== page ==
About 55 million years ago, the Earth burped up a massive release of carbon dioxide into the atmosphere – an amount equivalent to burning all the petroleum and other fossil fuels that exist today.
Since 1998, climate scientists have attempted to reconstruct global annual temperature over the last millennium using natural proxies such as tree rings and ice cores. However, a new study finds substantial uncertainty in these reconstructions.
As one of the planet’s largest single carbon absorbers, the ocean takes up roughly one-third of all human carbon emissions, reducing atmospheric carbon dioxide and its associated global changes.But whether the ocean can continue mopping up human-produced carbon at the same rate is still up in the air.
Which U.S. metro region is most likely to come out of the next recession, natural disaster or other regional “shock” relatively unscathed? Rochester, Minn. A little more battered might be College Station-Bryan, Texas.
The National Science Foundation has awarded a five-year, $10 million grant to Florida State University and the University of Florida to coordinate 92 institutions in 45 states working to digitize the nation’s biological collections.
Chemically bonded phosphate ceramics create a passivation layer that stops corrosion and is protected by a tough ceramic outer layer. These compounds protect metal from corrosion better than other options, such as polymer paints, and are less expensive than using stainless steel.
- By Del Williams
- Jul 11, 2011
Originally proposed as a small gathering of EVTV viewers, the concept grew into more of a convention within two weeks of the announcement due to the number of early registrants.
Researchers have discovered a way to capture and harness energy transmitted by such sources as radio and television transmitters, cell phone networks and satellite communications systems.
The prospect of rising temperatures in Iowa and the Midwest is predicted to lead to a dramatic decline in corn yield. With a $5 million grant from the U.S. Department of Agriculture, Iowa State University researchers are looking to develop a corn variety that maintains the region’s high yields even as temperatures rise.
Tiny metallic particles produced by University of Adelaide chemistry researchers are bringing new hope for the production of cheap, efficient and clean hydrogen energy.
California's Butte College is the first college in the history of the United States to go 'grid positive,' meaning that it will generate more electricity from its solar arrays than it consumes and will deliver power back to the electric grid.
The "Economic Impacts of Restoration Calculator for Oregon Counties" helps restoration practitioners better forecast the economic impacts of field-based restoration spending.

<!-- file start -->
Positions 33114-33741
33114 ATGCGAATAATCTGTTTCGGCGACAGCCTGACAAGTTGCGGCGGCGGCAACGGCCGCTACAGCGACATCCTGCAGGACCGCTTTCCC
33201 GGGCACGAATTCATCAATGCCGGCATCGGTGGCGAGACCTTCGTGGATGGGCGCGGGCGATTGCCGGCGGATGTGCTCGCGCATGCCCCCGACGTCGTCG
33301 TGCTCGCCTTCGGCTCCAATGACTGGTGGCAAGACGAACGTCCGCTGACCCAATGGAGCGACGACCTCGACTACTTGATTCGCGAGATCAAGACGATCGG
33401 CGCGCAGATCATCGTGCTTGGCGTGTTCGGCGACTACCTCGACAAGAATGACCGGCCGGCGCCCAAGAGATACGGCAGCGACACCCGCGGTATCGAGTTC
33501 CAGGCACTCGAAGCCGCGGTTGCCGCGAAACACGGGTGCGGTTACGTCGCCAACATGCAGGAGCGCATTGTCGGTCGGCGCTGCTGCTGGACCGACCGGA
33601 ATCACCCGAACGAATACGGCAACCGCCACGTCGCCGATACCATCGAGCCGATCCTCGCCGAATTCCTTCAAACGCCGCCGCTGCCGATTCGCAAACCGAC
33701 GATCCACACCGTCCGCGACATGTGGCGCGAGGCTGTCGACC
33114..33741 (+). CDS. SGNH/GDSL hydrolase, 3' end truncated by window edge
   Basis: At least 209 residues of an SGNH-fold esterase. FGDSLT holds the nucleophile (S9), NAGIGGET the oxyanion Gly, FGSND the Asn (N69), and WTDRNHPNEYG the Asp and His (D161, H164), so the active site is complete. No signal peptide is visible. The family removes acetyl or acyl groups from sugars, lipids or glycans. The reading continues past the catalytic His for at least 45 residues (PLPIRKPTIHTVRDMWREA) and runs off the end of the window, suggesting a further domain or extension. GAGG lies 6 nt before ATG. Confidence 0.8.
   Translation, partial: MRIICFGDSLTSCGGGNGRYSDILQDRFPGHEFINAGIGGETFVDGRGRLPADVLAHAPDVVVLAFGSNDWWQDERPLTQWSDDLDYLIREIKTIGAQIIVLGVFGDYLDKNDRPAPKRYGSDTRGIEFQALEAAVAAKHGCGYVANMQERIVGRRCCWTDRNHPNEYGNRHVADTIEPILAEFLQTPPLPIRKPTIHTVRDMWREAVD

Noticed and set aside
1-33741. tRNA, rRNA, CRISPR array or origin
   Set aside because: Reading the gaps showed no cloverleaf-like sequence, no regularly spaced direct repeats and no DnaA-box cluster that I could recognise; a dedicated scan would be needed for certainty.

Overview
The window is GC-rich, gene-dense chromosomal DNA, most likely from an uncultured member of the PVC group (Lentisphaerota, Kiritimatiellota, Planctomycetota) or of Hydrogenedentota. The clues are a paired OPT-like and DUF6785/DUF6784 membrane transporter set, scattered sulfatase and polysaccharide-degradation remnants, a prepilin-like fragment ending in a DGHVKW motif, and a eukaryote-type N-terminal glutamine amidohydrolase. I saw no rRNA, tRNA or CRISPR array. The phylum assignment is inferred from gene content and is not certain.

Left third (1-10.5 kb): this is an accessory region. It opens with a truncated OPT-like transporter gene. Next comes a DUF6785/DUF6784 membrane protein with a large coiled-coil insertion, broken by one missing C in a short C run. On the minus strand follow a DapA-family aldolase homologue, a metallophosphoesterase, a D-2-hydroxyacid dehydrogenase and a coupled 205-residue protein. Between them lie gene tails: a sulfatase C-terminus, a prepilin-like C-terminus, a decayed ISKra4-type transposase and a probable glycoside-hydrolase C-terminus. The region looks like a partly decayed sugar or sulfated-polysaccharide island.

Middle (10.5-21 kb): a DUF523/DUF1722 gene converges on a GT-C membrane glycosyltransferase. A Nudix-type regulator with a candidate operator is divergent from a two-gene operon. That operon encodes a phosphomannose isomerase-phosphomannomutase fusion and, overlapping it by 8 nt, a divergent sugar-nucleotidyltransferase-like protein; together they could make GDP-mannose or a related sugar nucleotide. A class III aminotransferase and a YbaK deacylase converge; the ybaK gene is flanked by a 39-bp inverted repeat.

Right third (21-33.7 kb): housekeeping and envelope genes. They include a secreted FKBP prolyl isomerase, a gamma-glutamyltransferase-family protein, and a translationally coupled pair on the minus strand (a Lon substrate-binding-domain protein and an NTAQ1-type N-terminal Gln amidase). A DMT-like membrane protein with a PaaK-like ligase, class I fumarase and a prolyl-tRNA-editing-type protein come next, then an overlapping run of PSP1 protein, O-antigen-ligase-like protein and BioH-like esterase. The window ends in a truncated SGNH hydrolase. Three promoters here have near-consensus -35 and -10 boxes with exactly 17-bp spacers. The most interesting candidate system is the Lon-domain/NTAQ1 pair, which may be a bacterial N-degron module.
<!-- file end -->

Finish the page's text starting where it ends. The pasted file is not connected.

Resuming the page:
Development of disease resistance among Chesapeake Bay oysters calls for a shift in oyster-restoration strategies within the Bay and its tributaries.
The U.S. Environmental Protection Agency has awarded nearly $3 million to better understand how the liver responds to environmental toxicants. Four academic institutions, including Virginia Polytechnic Institute and State University, will develop ways to enhance what society knows about environmental contaminants and the liver, the body’s waste treatment organ.
The study found that, overall, composition of a plant community is a weak predictor of the composition of a bee community, which may seem counterintuitive at first, said USGS scientist and study lead Ralph Grundel
How does the power output from solar panels fluctuate when the clouds roll in? And can researchers predict these fluctuations? UC San Diego researchers have found the answer to these questions.
During the last space shuttle flight, scheduled for July 8, 2011, astronauts will test a new method for recycling "used" water. Water is essential for life, and having access to water beyond Earth will be a major obstacle for future space explorers.
The award honors Genomatica's affect on the production of major industrial chemicals – those made and sold in billions of pounds per year – with better economics and a smaller environmental footprint, using biological organisms and renewable feedstocks.
Climate change disasters, such as the melting of the Greenland ice sheet, dieback of the Amazon rainforest, or collapse of the Atlantic overturning circulation, could be predicted argues a University of Exeter researcher.
A team of students from the Bourns College of Engineering at the University of California, Riverside, have been selected for a $15,000 EPA grant to develop a system that could cut electricity bills up to 16 percent by using heat from the sun and attic to operate a clothes dryer.